Handler, Meanor and Kole.
[129 NJSuper Page 213] Defendant was convicted in the Mine Hill Municipal Court of two charges of parking a vehicle within an intersection, in violation of N.J.S.A. 39:4-138(a), and one charge of obstructing traffic, in violation of N.J.S.A. 39:4-67. The total of the fines imposed for the three offenses was $15. On a de novo appeal on the record to the Morris County Court he was again found guilty of these offenses
and the same penalties were imposed. The latter judgment is the subject of this appeal.
The police had charged defendant with nine summonses for violation of a local ordinance involving parking, as well as 34 summonses for violations of the two traffic statute provisions hereinbefore referred to. Since the municipal court judge deemed it unnecessary to issue that number of charges, he only found guilt with respect to the three issued on the first date and dismissed those remaining.
Defendant owns a store on the corner of Route 46 and Randall Avenue in the Township of Mine Hill. The lot is triangular in shape, with the intersection of Route 46 and Randall Avenue forming an acute angle rather than a right angle. The defendant has a store on this property from which he apparently sells appliances. He parks cars and small panel trucks in the area adjacent to the store on this triangular piece of property.
The basic issue before the courts below was whether such parking was lawful. This, in turn, as presented by the parties below, required a determination of whether the municipality had a prescriptive easement for a highway or street over the part of defendant's property on which the vehicles were parked. If that easement were found to exist, the question of whether the statutory provisions had been violated had to be resolved. On both issues, of course, the courts had to find that the State proved its case beyond a reasonable doubt. State v. Johnson, 42 N.J. 146 (1964); State v. Brown, 22 N.J. 405 (1956); Kearney v. Modern Transportation Co., 116 N.J. Super. 526, 529-530 (App. Div. 1971).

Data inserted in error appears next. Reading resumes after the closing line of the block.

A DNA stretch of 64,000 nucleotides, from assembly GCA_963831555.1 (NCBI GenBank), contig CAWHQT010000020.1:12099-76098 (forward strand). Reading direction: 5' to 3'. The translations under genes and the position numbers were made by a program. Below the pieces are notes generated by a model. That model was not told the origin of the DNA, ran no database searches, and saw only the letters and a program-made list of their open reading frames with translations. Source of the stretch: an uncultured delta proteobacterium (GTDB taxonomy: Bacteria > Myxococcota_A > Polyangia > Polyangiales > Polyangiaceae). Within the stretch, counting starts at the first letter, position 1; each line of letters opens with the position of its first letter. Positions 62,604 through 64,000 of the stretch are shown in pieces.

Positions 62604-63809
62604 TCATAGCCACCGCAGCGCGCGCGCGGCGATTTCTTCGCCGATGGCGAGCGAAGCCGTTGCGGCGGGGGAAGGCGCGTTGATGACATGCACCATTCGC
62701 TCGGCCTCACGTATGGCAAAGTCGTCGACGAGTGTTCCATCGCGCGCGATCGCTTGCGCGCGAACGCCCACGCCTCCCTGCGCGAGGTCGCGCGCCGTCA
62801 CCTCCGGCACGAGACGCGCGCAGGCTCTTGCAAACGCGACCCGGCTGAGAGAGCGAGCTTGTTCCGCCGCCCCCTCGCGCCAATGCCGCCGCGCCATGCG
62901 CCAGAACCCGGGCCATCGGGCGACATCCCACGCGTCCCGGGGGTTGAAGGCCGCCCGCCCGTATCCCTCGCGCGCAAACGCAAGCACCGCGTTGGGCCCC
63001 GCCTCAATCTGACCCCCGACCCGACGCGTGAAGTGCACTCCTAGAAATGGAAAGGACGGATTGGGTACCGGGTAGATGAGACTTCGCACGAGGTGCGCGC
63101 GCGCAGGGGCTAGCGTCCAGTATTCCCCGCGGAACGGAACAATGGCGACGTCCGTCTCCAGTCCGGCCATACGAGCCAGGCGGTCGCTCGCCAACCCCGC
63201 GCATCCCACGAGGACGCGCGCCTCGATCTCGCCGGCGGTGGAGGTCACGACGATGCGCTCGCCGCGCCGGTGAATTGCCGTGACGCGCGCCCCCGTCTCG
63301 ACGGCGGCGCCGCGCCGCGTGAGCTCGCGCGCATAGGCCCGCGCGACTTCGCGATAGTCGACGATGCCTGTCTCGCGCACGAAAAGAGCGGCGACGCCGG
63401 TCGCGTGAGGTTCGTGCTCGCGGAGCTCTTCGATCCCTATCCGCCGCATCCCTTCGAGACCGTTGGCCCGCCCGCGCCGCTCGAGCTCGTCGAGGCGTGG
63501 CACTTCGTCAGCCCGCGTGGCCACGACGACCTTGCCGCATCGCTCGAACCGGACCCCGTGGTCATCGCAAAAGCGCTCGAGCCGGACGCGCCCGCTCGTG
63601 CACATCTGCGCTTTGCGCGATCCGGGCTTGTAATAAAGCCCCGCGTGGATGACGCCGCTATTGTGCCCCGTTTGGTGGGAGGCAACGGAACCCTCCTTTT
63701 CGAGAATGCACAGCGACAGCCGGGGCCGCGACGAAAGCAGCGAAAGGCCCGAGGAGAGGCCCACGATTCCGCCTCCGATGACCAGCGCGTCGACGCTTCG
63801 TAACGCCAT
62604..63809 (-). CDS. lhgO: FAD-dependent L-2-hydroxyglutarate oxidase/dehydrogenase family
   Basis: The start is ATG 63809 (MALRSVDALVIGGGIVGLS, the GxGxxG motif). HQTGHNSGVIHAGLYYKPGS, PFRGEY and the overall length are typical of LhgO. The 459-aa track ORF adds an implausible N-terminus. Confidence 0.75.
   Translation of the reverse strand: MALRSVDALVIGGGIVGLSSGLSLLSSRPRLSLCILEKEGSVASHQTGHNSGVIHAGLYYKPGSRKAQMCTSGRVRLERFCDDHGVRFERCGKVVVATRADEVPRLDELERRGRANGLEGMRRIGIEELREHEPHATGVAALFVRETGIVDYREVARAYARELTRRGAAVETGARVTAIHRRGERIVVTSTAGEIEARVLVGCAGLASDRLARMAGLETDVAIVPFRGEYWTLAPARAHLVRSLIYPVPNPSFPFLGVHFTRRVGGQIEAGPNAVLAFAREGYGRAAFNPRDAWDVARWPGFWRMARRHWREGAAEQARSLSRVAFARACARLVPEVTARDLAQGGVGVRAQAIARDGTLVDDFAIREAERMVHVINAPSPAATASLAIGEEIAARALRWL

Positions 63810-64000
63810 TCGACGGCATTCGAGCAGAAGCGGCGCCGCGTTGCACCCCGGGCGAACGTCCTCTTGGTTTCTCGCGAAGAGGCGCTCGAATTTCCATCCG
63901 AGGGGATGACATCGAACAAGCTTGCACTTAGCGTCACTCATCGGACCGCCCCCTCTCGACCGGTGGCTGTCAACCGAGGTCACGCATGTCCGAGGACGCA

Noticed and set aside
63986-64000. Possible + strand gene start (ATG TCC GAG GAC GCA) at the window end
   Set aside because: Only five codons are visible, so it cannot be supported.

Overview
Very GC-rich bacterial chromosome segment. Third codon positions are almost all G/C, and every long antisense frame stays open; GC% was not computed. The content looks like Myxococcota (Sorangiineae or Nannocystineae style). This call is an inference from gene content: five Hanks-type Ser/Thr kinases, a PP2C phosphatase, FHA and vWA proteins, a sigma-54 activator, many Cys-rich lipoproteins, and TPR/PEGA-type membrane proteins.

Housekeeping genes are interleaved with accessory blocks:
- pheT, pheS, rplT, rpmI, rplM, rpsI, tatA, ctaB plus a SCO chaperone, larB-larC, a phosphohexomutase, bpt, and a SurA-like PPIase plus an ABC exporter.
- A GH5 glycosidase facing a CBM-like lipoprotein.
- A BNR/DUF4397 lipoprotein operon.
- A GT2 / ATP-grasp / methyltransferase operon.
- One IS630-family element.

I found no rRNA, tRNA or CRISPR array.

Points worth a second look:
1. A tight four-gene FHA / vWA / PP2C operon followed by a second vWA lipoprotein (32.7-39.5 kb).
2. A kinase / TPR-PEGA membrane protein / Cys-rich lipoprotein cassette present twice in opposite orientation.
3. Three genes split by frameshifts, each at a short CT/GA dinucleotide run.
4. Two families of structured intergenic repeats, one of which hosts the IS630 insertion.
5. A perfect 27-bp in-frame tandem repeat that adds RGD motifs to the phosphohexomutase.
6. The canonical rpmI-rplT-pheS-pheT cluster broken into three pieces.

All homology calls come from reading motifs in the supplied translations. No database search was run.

The county court, on its de novo review, found, as did the municipal court, against defendant on both issues. It is in this setting that we have the case for review.
Both statutes appear to require proof that the owner permitted his vehicle to occupy what is in fact a street or highway. See definitions of "street" and "intersection" in N.J.S.A. 39:1-1. The latter section also defines "highway" as
"the entire width between the boundary lines of every way publicly maintained when any part thereof is open to the use of the public for purposes of vehicular travel." The evidence in the record amply supports the following findings, which the County Court expressly or by inference made (see State v. Johnson, supra at 42 N.J. 157, 171): (1) the area involved was paved and maintained by the municipality; (2) vehicles, in turning from Route 46 into Randall Avenue, in fact crossed over that area; (3) this was a hazardous turn if the area were not so used, and (4) a public danger was created by defendant's parking of cars therein. We pass the question of whether such evidence and findings may not suffice to predicate violations of the statutes involved, without the necessity of determining the prescriptive easement issue. The latter matter, as hereinafter discussed, might well have awaited a more appropriate proceeding. Cf. State v. Sisti, 62 N.J. Super. 84 (App. Div. 1960); State v. Gillespie, 100 N.J. Super. 71 (App. Div. 1967), certif. den. 51 N.J. 274 (1968); City of Seattle v. Wright, 72 Wash. 2d 556, 433 P. 2d 906, 908 (Sup. Ct. Wash. 1967); State v. O'Connor, 76 N.J. Super. 246 (Cty. Ct. 1962); State v. Valeriani, 101 N.J. Super. 396 (App. Div. 1968). See Annotation, "Application of regulations or rules governing vehicular traffic to driveways or other places not legal highways," 80 A.L.R. 469, 470 (1932); Annotation, "Applicability of criminal 'hit-and run' statute to accidents occurring on private property," 77 A.L.R. 2d 1171 (1961). See also, Tubular Service Corp. v. State Highway Dept. Comm'r, 77 N.J. Super. 556, 564 (App. Div. 1963), aff'd 40 N.J. 331 (1963). Cf. State v. Young, 95 N.J. Super. 535 (Cty. Ct. 1967).
We thus approach the issues as they were presented below.
The County Court, using the appropriate standard of de novo review on the record (State v. Johnson, supra at 157) found, beyond a reasonable doubt, that at least since January 1936 the area on which the vehicles were parked ...